There are only seven 2,000-yard rushers in NFL history (O.J. Simpson, Eric Dickerson, Barry Sanders, Terrell Davis, Jamal Lewis, Chris Johnson, and Adrian Peterson), with the club last being joined by AD in 2012. The chances aren’t particularly great that anyone hits 2,000 rushing yards given committee backfields and the rate at which teams throw the ball today, but these are the five guys that might be able to join the 2,000-yard club in 2020.
5. Josh Jacobs
He tends to be a very positive person and has confidence in his players, but Raiders head coach Jon Gruden said last year that he wouldn’t trade then-rookie Josh Jacobs for any other back. And general manager Mike Mayock revealed that the team was sweating it out when the Eagles traded up ahead of them before opting for left tackle Andre Dillard over Jacobs in the 2019 draft. The bottom line is that Las Vegas is extremely high on the tough, all-around runner out of Alabama, and they plan to hand him the football a ton moving forward. Jacobs had 242 carries despite playing injured and appearing in 13 games as a rookie, and he should eclipse 300 carries with ease—with the potential to totally leave that 300-mark in the dust—in 2020. Playing behind one of the league’s best offensive lines, Jacobs should be among the league leaders in rushing yardage.
4. Ezekiel Elliott
Ezekiel Elliott is perennially among the favorites to lead the NFL and rushing, so he belongs on here. Putting his suspension-shortened season aside, Elliott has had 300+ carries every year; he also plays for one of the better teams in the league on paper and behind an offensive line that can make a case for the best unit in football. If things are opened up by the addition of CeeDee Lamb to a stacked offense, Zeke could find more running lanes to break off more home-run plays—which he showed he can do dating back to his days at Ohio State—against lighter boxes this year. The star Cowboys running back would almost certainly need to coast past his career-high 5.1 yards per carry (from his rookie year), but he should have a solid floor of carries.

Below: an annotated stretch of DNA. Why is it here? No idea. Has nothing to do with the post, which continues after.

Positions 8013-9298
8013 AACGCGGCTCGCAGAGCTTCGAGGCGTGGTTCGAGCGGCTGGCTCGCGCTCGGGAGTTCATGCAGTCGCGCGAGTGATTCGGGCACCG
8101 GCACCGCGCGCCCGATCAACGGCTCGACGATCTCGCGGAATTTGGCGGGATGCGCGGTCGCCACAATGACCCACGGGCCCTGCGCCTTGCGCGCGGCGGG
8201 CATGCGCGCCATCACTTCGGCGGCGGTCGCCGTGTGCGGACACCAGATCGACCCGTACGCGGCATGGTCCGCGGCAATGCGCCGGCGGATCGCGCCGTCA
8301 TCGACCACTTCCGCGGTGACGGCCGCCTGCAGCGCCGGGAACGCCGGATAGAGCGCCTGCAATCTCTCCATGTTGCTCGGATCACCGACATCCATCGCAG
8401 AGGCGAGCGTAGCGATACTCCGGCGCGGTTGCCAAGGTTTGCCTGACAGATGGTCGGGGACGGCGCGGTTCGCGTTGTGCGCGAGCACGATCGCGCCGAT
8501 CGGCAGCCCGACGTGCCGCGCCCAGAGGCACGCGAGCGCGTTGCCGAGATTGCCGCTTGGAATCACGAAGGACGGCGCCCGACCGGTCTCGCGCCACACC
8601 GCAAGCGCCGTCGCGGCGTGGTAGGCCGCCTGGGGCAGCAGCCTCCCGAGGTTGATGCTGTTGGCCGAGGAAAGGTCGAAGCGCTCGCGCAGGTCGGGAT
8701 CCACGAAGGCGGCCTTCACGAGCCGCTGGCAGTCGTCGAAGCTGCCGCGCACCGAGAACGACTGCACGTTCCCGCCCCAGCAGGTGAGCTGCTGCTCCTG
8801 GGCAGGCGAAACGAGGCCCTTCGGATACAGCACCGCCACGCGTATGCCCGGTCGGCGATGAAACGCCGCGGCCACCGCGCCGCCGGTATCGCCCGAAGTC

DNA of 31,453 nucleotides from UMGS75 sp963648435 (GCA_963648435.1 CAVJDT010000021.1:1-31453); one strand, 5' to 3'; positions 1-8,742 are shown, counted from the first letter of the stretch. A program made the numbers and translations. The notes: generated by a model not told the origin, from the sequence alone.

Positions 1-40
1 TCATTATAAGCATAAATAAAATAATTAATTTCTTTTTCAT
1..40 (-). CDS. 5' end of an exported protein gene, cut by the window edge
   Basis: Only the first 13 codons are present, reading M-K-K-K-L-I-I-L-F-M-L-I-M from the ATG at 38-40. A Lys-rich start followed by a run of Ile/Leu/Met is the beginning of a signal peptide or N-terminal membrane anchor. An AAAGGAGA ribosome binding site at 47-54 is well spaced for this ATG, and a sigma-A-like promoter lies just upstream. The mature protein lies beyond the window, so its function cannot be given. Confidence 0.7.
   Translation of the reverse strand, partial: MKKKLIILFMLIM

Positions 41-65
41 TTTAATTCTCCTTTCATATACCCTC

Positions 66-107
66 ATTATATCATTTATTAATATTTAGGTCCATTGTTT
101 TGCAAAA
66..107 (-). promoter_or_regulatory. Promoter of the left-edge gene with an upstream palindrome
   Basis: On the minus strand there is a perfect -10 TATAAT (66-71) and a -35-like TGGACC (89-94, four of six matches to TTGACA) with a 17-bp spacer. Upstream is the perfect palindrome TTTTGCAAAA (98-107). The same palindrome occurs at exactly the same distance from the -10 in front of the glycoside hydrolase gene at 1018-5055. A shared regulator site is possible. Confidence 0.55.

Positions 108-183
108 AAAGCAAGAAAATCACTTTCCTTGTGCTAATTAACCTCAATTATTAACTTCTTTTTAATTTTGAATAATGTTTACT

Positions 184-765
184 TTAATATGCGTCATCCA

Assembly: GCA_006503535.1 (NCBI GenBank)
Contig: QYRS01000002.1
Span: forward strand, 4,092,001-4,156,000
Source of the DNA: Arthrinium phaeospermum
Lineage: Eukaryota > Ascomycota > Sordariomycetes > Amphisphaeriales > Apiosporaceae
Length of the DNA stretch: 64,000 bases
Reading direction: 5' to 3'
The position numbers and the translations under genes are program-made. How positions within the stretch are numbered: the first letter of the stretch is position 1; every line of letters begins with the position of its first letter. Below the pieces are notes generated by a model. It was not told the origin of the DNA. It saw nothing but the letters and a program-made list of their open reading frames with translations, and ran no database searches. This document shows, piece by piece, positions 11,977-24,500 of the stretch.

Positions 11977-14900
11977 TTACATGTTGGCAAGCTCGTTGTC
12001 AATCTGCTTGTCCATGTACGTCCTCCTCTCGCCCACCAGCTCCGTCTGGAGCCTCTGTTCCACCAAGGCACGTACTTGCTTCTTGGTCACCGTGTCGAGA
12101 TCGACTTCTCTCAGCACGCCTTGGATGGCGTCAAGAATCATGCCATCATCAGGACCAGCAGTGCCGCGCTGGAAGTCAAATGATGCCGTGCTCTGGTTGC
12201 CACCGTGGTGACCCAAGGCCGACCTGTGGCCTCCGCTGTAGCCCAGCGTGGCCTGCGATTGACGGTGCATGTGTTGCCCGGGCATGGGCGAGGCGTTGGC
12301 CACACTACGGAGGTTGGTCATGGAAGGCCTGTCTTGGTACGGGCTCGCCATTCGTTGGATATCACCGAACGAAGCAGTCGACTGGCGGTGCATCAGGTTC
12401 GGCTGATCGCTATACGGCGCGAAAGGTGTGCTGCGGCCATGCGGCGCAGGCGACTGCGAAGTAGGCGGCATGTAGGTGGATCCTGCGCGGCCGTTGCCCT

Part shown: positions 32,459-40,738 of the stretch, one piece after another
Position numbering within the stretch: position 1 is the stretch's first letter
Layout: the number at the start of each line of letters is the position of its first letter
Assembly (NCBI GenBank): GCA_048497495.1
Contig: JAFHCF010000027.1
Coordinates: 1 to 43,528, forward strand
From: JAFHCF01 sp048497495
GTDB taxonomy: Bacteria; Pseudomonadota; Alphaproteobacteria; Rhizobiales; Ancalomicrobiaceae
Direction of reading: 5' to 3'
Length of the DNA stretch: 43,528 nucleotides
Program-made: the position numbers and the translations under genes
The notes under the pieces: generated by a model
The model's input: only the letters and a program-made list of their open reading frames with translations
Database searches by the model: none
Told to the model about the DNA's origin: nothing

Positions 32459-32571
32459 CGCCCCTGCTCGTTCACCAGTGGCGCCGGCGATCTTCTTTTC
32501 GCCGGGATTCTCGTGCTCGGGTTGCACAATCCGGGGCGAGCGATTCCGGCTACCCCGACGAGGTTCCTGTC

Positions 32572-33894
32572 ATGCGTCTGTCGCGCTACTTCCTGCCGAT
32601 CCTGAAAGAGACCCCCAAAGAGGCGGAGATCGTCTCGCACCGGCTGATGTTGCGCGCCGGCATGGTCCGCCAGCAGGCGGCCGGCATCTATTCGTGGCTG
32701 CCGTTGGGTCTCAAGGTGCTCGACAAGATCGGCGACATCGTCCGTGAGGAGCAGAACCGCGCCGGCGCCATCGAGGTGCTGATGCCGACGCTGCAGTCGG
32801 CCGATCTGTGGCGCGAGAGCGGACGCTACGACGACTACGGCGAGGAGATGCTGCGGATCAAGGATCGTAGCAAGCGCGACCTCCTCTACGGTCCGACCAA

3. Nick Chubb
He should’ve been a 1,000-yard rusher as a rookie too, but Nick Chubb is coming off a 298-carry, 1,494-yard year, and the upside is theoretically there for him to get near 350 carries in Kevin Stefanski’s offense. Chubb has averaged 5.2 and 5.0 yards per tote in his first two years in the league, and the Browns made improvements to the offensive line with former All-Pro right tackle Jack Conklin and first-round rookie left tackle Jedrick Wills—that, along with the no-nonsense downhill-yet-explosive running style, could push his yards per attempt closer to the 6.0 mark that Adrian Peterson hit in 2012. Kareem Hunt’s presence could limit the upside, but Chubb could put together an epic season if Cleveland feeds him the rock every week.
2. Saquon Barkley
Perhaps the most physically gifted running back in the league, Saquon Barkley will be a realistic threat for 2,000 rushing yards if everything around him goes well—and he and the Giants offense will benefit from the selection of stud Georgia offensive tackle Andrew Thomas with the No. 4 pick in this spring’s draft. The former second overall pick from Penn State is so wildly explosive that a bunch of chunk runs can help eat into the 2K milestone, which is what it took most recently for Chris Johnson and Adrian Peterson to accomplish the feat. Barkley gave a potential preview when he turned it on down the stretch last year to hit 1,000 rushing yards in an injury-riddled second NFL season, and he has the ability to get hot and make a legitimate push for 2,000 rushing yards in his third professional campaign.
1. Derrick Henry
In his last six regular season games last season to help carry the Titans to the playoffs, Derrick Henry had 896 rushing yards (an insane 149.3 yards per game, which would be 2,389 yards extrapolated over a 16-game regular season). Throw in the three postseason games, and Henry had 1,342 yards in his previous nine games. In his last eight December games, Henry has 1,134 yards (double that and you obviously get well over 2,000). The monstrous running back simply dominates at the end of the season, and it’s obviously not an exact science just projecting him to do that for a full season. Tennessee might want to keep Henry fresh for January, but if they feed him the ball 20-25+ carries per game every week starting in September, he would have a better shot than anyone 2,000 rushing yards this season.